# Homework Help: Riemann sum - integral

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1. Jan 4, 2017

### Rectifier

The problem
I want to calculate $$\sum^n_{k=1} \frac{4}{1+ \left(\frac{k}{n} \right)^2} \cdot \frac{1}{n}$$ when $n \rightarrow \infty$

The attempt
$\sum^n_{k=1} \underbrace{f(\epsilon)}_{height} \underbrace{(x_k-x_{k-1})}_{width} \rightarrow \int^b_a f(x) \ dx$, when $n \rightarrow \infty$ $n=$amount of rectangles and $e$ is the height of a single rectangle on a specific sub-interval $k$.

I set $f(x)=\frac{4}{1+ \left(x \right)^2}$ and then for some reason the suggestion in my book is to set $x_k = \frac{k}{n}$ but I don't understand why.

I need help with calculating the end-points for the integral $a$ and $b$ later too.

Pleas help.

2. Jan 4, 2017

### Ray Vickson

Write out the sum in detail (not using summation notation $\sum$) and see why the sum is an approximation to a Riemann integral.

3. Jan 4, 2017

### Staff: Mentor

I can understand why $x_k=\frac{k}{n}$ makes sense, for one wants to have $\Delta x = \frac{1}{n}$. But how would you plan to deal with the $k$ in $f(\frac{x}{k})$ in your setup?

4. Jan 4, 2017

### Rectifier

$\sum^n_{k=1} \frac{4}{1+ \left(\frac{k}{n} \right)^2} \cdot \frac{1}{n} = \frac{4}{1+ \left(\frac{1}{n} \right)^2} \cdot \frac{1}{n} + \frac{4}{1+ \left(\frac{2}{n} \right)^2} \cdot \frac{1}{n} + ... + \frac{4}{1+ \left(\frac{n}{n} \right)^2} \cdot \frac{1}{n}$

I have no idea how to continue.

Last edited: Jan 4, 2017
5. Jan 4, 2017

### Rectifier

I am not sure of what you mean by $f(\frac{x}{k})$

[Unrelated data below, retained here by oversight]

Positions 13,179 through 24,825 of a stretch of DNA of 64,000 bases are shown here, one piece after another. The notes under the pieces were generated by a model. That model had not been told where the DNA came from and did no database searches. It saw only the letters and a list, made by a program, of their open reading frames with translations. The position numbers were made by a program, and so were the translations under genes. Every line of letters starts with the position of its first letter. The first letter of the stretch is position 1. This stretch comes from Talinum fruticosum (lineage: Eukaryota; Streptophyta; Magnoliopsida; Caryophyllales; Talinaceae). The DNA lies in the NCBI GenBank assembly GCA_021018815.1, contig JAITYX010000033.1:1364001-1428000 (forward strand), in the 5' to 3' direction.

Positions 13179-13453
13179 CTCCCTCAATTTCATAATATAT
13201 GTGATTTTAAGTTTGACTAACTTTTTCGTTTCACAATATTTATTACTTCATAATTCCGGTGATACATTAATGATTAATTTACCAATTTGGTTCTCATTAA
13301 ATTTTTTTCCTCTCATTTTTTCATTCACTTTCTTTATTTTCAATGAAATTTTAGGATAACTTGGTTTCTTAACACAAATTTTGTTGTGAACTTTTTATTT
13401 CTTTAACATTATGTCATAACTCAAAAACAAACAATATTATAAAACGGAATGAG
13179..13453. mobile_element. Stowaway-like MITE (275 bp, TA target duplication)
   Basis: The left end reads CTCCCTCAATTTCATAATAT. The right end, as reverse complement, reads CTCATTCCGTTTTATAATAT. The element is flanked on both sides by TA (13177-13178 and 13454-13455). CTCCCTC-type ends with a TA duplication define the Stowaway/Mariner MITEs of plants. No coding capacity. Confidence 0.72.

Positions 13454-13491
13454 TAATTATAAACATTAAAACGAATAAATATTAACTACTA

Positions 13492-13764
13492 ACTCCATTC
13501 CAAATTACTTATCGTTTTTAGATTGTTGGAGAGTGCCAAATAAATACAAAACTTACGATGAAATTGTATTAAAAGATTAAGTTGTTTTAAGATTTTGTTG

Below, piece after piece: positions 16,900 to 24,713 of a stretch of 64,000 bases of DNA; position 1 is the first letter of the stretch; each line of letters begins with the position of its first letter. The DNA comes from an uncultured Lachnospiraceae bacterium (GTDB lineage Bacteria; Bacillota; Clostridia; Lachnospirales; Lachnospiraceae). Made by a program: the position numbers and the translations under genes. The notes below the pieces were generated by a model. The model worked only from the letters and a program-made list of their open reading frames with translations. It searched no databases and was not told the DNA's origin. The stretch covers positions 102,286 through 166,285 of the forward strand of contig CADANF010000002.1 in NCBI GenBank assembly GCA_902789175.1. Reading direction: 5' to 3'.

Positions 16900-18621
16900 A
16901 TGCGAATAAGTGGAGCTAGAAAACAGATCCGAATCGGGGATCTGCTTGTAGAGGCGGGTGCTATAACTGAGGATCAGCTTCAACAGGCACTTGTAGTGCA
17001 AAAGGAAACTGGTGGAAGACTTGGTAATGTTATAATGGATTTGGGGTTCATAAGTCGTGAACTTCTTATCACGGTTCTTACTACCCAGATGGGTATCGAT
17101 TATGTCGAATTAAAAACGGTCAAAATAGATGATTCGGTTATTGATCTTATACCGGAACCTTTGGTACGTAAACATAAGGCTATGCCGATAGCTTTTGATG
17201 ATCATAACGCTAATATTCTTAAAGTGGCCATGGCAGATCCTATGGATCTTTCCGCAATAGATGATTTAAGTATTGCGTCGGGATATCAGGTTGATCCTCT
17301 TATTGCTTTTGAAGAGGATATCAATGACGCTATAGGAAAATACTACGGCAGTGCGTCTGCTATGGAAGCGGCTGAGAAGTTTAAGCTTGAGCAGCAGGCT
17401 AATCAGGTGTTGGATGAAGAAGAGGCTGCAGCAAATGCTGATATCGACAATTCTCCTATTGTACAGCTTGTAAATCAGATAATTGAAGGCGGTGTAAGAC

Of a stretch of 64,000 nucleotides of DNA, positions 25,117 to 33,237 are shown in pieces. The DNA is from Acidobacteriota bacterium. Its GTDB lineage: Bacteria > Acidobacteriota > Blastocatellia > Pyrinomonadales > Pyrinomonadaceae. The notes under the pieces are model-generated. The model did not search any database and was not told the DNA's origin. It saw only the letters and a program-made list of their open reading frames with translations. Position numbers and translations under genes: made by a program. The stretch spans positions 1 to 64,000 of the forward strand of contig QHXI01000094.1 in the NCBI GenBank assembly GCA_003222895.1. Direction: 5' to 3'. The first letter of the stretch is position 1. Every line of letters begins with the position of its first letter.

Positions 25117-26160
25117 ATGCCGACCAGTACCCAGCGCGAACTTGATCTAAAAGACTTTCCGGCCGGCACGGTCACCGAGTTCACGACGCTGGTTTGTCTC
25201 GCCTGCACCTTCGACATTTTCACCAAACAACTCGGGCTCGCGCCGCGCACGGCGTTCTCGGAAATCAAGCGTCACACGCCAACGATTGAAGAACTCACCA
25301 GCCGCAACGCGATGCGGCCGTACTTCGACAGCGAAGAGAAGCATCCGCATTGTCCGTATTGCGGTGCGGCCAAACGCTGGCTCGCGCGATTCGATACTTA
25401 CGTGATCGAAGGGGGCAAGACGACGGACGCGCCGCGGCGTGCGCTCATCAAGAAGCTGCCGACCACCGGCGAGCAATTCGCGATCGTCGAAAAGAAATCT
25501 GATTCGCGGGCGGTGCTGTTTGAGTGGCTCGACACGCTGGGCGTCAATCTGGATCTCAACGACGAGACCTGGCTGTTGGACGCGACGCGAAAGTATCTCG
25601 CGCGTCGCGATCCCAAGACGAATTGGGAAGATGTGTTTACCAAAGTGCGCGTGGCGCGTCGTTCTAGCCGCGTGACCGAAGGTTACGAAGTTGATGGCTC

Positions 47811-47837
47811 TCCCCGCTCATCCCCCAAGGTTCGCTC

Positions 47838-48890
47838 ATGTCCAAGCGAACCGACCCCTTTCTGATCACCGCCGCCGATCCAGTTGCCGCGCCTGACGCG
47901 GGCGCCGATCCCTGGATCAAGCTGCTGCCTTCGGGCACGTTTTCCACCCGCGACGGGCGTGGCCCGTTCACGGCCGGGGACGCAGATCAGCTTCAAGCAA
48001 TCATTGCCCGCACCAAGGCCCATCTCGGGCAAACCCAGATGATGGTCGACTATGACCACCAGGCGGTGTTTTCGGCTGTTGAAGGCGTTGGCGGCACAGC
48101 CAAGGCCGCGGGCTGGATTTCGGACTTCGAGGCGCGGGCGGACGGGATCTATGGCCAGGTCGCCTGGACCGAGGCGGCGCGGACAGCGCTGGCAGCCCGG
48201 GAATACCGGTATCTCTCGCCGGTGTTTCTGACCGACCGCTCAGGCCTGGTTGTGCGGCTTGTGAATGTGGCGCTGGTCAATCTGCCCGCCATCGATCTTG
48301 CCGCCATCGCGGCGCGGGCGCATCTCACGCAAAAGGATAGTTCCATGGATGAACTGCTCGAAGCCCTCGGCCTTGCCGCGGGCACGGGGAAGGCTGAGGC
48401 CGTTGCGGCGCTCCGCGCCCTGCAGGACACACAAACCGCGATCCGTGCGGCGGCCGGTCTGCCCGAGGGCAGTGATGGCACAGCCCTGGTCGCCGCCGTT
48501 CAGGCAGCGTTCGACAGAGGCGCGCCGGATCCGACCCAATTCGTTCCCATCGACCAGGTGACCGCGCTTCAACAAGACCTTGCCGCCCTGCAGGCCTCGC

6. Jan 4, 2017

### Staff: Mentor

You wrote $f(x)=\frac{4}{1+(x)^2}$ so your sum is $\sum_{k=1}^{n}f(\frac{k}{n})\cdot \frac{1}{n}$. I don't see how this helps.
The setting $x_k=\frac{k}{n}$ results in $\sum_{k=1}^{n}f(x_k)\cdot (x_k-x_{k-1})$ which should look familiar to you.

7. Jan 4, 2017

### Rectifier

Yes that looks familiar indeed but how could I have come up with that by myself without "cheating" and looking on the suggestions-page for this problem? Is there something that I should take into consideration if I were to receive sums like these in the future? Sorry if that is a weird question.

8. Jan 4, 2017

### Staff: Mentor

It's not weird, it's only difficult to answer. I don't know about procedures that automatically lead to results in general. Unfortunately, for otherwise ... Anyway. You normally gain these abilities by experience, trial and error, a lot of reading, a lot of practice, sometimes by pure luck, and some problems might stay difficult. If one way doesn't lead to somewhere, simply try another. It's also a matter of personal attributes. Some are better at recognizing patterns than others, but even this could heavily depend on the patterns in question.

In this special case a possible line of thought could have been: